6 Time to leave

Start the challenge by finding and reading a Bible verse from Genesis 12:1.

Imagine you are going on a school trip. Where are you going? Has your teacher given you a list of things to take? What else do you need to take with you? Do you know when to leave and what time you will be back?

Now think about going on holiday for a week. Where are you going? What will you need to take? When are you leaving and when will you be back?

Now pretend you are moving from your home. You don’t know where you are going. You have to sort out what to take. You know when you are leaving but you’re not coming back. Are you ready to go?


Read more…

The story so far…

After the Flood, Abram’s family had settled in Ur. Then, Abram’s father decided to go to the land of Canaan, but they only got as far as a city further north called Haran. Abram was living here with his family when God told him to leave for Canaan.

Now read Genesis 12:1–9 together.


What happened next…

So, Abram obeyed. With his wife, Sarai, and nephew, Lot, he arrived in the land of Canaan. But many difficulties were ahead. There was not enough pasture land for Abram and Lot’s animals if they stayed in the same area. So they decided to separate. Later, Lot and his family were attacked and captured. Abram rescued him and was honoured by local rulers, especially the priest-king Melchizedek.


Explore the Bible

Answer the questions from Big Bible Challenge page 18 together.


Did you know…?

Ur Abraham’s long journey began from the great and famous city of Ur, where houses had many rooms and were built with two storeys – and where life was very different from living in a tent!

Tents Abraham and his family were “nomads”, living in large tents and travelling wherever there was grass and fresh water for their animals. Whole families lived together in tents made from animal skins and cloth to protect them from sun, sand and wind.

Camels The Arabian camel has one hump and was a valuable and very useful animal, especially for people like Abraham and his family who travelled and lived in desert conditions. They can survive well on poor food and little water; they can carry heavy loads; they have broad feet for walking on sand, long eyelashes to protect against the sand and can close up their nostrils to keep sand out. Camel droppings are dry and can be used as fuel for a fire!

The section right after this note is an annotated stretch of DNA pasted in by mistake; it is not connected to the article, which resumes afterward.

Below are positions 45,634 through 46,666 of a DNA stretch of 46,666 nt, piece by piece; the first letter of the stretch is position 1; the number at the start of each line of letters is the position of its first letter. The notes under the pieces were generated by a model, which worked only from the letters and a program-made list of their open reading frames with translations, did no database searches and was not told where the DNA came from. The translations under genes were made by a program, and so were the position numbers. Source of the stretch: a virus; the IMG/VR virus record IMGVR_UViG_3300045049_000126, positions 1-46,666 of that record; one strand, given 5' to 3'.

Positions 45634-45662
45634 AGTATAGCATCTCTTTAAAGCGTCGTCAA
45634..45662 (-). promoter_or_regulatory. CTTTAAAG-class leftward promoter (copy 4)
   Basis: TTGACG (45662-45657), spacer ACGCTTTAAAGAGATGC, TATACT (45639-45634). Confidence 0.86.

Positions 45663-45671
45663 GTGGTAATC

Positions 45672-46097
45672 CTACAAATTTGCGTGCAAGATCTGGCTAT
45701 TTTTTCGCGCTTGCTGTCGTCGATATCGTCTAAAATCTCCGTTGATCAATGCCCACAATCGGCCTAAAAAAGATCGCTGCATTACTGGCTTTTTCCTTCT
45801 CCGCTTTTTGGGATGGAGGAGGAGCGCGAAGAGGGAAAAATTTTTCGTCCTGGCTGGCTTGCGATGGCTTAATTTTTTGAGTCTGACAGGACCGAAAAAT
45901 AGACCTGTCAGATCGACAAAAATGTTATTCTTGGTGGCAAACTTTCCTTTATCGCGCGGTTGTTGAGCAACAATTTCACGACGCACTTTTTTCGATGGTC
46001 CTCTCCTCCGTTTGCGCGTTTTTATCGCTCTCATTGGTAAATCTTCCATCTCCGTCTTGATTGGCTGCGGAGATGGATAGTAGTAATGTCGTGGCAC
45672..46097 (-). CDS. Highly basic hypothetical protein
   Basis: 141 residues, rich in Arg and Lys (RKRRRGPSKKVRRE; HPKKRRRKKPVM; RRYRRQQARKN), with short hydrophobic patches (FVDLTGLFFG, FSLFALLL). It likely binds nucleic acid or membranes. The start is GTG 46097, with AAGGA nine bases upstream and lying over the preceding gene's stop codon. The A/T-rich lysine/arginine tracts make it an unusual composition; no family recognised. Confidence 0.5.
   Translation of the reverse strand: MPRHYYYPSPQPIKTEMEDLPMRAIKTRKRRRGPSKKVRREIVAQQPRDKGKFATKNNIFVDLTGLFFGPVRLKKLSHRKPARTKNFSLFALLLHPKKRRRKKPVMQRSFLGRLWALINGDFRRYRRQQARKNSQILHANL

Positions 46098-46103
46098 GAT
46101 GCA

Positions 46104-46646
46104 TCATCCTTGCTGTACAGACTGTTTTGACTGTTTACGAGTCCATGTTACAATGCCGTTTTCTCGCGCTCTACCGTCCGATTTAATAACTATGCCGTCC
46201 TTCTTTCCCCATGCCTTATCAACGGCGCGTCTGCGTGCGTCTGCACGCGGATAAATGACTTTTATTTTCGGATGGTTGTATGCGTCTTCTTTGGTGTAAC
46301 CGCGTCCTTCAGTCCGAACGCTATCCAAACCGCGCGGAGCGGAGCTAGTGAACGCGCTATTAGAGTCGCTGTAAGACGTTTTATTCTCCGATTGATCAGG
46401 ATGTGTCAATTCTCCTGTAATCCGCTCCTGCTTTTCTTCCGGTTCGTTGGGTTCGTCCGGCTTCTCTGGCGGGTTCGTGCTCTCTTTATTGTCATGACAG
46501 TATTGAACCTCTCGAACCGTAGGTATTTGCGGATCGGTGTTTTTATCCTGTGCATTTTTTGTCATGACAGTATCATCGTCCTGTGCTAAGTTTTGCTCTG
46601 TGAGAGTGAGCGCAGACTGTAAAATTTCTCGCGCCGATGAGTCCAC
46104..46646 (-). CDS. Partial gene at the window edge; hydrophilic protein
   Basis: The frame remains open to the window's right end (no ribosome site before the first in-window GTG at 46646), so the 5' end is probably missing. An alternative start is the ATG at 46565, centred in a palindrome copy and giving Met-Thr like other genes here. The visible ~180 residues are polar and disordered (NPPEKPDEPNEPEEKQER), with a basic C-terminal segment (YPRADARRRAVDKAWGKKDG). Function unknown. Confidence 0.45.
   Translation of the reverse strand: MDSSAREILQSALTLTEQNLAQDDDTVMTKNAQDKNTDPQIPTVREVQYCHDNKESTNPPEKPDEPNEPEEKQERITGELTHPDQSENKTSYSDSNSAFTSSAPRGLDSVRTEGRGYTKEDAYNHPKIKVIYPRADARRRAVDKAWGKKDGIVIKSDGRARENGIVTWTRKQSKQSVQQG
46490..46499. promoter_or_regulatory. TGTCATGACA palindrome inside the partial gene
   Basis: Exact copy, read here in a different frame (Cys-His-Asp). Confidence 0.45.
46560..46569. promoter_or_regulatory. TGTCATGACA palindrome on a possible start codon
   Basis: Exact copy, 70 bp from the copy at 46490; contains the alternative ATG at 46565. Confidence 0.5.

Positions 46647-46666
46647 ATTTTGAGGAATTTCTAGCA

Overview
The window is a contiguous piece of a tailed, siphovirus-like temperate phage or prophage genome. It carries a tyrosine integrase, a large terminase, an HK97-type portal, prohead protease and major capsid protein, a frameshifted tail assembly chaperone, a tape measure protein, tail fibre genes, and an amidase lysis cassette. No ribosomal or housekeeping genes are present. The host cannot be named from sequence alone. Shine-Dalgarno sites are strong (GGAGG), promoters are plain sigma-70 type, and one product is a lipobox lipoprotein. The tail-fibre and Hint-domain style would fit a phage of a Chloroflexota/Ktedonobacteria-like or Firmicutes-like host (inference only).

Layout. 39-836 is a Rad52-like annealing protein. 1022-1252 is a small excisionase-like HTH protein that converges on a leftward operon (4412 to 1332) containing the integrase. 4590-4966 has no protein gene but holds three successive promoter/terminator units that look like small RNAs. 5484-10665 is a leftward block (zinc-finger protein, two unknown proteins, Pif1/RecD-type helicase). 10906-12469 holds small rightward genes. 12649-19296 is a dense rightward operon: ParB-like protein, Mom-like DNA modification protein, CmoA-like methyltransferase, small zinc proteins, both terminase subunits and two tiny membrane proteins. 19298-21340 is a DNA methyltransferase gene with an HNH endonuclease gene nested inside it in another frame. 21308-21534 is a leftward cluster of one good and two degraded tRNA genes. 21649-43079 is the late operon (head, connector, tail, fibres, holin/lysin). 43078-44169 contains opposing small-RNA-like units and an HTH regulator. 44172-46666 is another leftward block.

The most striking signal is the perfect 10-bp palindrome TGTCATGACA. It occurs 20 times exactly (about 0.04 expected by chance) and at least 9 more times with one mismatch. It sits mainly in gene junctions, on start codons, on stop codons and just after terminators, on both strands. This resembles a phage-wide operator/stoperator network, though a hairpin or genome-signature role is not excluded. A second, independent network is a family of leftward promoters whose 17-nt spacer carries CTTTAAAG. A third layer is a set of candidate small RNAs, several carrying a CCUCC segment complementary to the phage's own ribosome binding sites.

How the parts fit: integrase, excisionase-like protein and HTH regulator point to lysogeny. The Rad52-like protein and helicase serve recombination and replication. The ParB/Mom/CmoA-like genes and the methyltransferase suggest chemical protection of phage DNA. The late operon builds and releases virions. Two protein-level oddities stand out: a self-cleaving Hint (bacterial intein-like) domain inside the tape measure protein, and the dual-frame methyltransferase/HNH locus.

Bless means “to do good things for”.

Descendants means “your children, and their children… and so on”.


Try it out

Prepare a script to “interview” Abram.

Look at Genesis 12:1–3. What promises did God make to Abram? Count carefully and you should be able to find seven in these three verses!

With your Bible Coach, prepare an answer to this question: “Abram, you’ve got no children at all and God just told you that he’s going to bless you, make you famous, and that your currently non-existent children will be a great nation. How do you think this will happen?”

Look at Genesis 12:1–7 and chat about what it must have been like to start a journey and not know where they were going. What does this tell you about the level of trust Abram had in God?

Prepare an answer for a second question, maybe talking about the scenery Abram is seeing on the journey, how the countryside is different to the city and about the pressures of living in a tent! The question will be: “Abram, you’re 75 years old, you’ve left your city and you’ve gone to a country that God said he’s giving to you, but there are already people living there. How does this make you feel?”

Read Genesis 12:1–9. Why do you think Abram built altars to God? He was known later as “God’s friend” because he spent so much time in his company (James 2:23).

Prepare your third answer to this question: “Abram, you’ve just arrived in a new country and made camp. The first thing you did was build an altar to worship God. Why was this?”

Now you’re ready! Choose which one of you will read the interview questions and who is going to be Abram. If you have suitable equipment available, you could make a video or audio recording.


Talk to God

Say “thank you” to God for the place where you live, whether it is a palace, a flat, a house or a tent!

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